What’s Ashley Reading?: Queens of the Crusades

Queens of the Crusades by Alison Weir

First line: On Sunday, 19 December 1154, Henry II, the first Plantagenet King of England, was crowned in Westminster Abbey, along with his Queen, Eleanor of Aquitaine, amidst great splendor and rejoicing.

Summary: In the second installment of Alison Weir’s histories of the queens of England is Queens of the Crusades. It covers Eleanor of Aquitaine, Berengaria of Navarre, Isabella of Angouleme, Alienor of Provence and Eleanor of Castile spanning their lives over several centuries. These women lived in an age when they were expected to be humble and pious. But the queens of this time held power over their lands and income that drew the ire of their male subjects giving several of them tarnished reputations that Weir tries to dissolve.

My Thoughts: I enjoyed learning about these remarkable women. I love Eleanor of Aquitaine. She is one of my favorite queens of England. She lived for such a long time and was queen of France and England as well as duchess of Aquitaine. I was very excited to learn more about her daughter-in-law, Berengaria. She is glossed over so much in fiction since she was queen for such a short time and did not do much to gain prominence in England.

I like that Weir takes into account how often names are reused for different people that she tries to vary the spellings in order to keep them straight for the reader. I knew nothing about the queens after Eleanor. The amount of wealth these women had and spent is astounding. I love to see what the conversions are because it is so shocking.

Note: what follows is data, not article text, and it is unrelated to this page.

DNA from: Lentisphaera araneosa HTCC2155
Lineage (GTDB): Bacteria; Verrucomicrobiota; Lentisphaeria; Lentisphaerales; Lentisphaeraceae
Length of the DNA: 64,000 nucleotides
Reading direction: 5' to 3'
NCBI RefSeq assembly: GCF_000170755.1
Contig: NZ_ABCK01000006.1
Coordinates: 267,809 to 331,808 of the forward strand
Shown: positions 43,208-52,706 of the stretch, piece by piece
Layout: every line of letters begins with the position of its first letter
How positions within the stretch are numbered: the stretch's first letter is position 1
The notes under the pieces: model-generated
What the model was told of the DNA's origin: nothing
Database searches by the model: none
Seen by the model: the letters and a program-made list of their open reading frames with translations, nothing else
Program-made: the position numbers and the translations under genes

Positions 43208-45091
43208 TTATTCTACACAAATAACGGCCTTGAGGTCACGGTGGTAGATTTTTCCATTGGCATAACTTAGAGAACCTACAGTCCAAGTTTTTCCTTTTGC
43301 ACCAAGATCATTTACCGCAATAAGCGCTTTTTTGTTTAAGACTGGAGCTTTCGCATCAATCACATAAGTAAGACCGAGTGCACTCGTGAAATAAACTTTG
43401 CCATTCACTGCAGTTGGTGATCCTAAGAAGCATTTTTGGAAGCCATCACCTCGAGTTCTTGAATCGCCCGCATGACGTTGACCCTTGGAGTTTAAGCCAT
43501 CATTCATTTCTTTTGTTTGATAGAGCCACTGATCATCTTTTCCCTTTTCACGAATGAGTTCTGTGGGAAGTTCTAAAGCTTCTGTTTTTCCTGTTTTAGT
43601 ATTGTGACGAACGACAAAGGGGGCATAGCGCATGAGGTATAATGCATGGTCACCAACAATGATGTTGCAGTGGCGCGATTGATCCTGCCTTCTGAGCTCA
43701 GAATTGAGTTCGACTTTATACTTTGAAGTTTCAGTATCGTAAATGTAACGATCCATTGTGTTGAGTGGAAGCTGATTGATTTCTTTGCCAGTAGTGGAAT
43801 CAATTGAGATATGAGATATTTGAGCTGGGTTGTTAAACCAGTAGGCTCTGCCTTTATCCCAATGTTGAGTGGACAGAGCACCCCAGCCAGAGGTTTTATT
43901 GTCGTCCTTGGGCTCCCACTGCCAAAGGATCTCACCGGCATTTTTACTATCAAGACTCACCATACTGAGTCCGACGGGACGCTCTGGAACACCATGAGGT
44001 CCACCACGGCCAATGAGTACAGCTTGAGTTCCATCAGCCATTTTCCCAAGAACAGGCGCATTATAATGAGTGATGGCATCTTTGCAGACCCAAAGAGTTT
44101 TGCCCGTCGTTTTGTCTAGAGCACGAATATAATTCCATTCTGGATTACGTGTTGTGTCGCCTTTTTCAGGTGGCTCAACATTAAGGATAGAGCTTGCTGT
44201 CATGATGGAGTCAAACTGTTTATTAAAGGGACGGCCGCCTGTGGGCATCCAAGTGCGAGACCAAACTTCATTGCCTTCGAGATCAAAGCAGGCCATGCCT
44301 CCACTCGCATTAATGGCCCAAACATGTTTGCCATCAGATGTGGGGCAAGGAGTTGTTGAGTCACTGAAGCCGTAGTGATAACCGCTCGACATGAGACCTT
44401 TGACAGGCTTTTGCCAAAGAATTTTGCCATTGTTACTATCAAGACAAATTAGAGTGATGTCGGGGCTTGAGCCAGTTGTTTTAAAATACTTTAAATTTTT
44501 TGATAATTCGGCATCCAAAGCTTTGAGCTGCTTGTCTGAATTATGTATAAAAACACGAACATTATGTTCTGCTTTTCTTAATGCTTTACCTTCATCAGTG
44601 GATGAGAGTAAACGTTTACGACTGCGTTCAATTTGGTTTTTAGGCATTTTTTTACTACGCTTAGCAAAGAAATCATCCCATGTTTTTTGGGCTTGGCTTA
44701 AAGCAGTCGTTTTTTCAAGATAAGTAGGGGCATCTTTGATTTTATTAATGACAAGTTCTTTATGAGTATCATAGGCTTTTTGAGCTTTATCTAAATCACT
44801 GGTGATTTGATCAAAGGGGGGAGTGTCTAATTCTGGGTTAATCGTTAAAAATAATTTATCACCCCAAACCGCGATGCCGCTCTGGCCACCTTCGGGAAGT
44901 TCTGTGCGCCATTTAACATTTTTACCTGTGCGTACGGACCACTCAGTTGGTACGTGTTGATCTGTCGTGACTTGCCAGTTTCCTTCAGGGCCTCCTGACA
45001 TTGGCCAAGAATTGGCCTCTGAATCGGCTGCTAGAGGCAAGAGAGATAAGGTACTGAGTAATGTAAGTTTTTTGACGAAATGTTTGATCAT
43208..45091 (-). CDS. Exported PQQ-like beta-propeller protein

Having visited England several times I have been to some of the places listed such as Westminster Abbey. I knew many of the tombs there but now I will need to find the ones for these medieval queens on my next visit.

FYI: Second installment of a four part series. Part one was Queens of the Conquest.

What’s Ashley Reading?: Queens of the Conquest

Queens of the Conquest by Alison Weir

First line: Imagine a land centuries before industrialization, a rural, green land of vast royal forests and open fields, wild moorlands and undrained marshlands, with scattered villages overshadowed by towering castles, and small, bustling walled towns.

Summary: In the first of a four book set, Alison Weir looks at the lives of the first five queens of England after the Norman conquest: Matilda of Flanders, Matilda of Scotland, Adeliza of Louvain, Matilda of Boulogne and the Empress Matilda. Each woman made their mark on the early part of English history through their good works, descendants and political maneuvers.

My Thoughts: I love to read nonfiction and biographies most of all. They tell so much about a person’s life but also about the time period. And this one was particularly fascinating. These women lived almost one thousand years ago but we know quite a lot about who they were, where they were at certain times and what they did. Some of the queens even left behind letters, their personal seals and elaborate tombs for historians and lovers of history to see.

I was not very familiar with these early queens so I learned a lot from reading Weir’s book. The fact that 4 of the 5 queens were named Matilda made the reading a little bit confusing but the author tried to make sure she differentiated between them either with their titles or other names they went my such as Maud. Life during these years was very hard and life was short but these women accomplished a lot during their time. And that so many of them spent such a short amount of time in England is shocking. They helped rule over several duchies in France and had to split their times between each country.

If you are looking for a great insight into medieval England then I would highly recommend picking this book up. It is a big book and very dense but filled with lots of information and several pictures are included in the middle too.

FYI: The next book, Queens of the Crusades, will be out on February 23, 2021.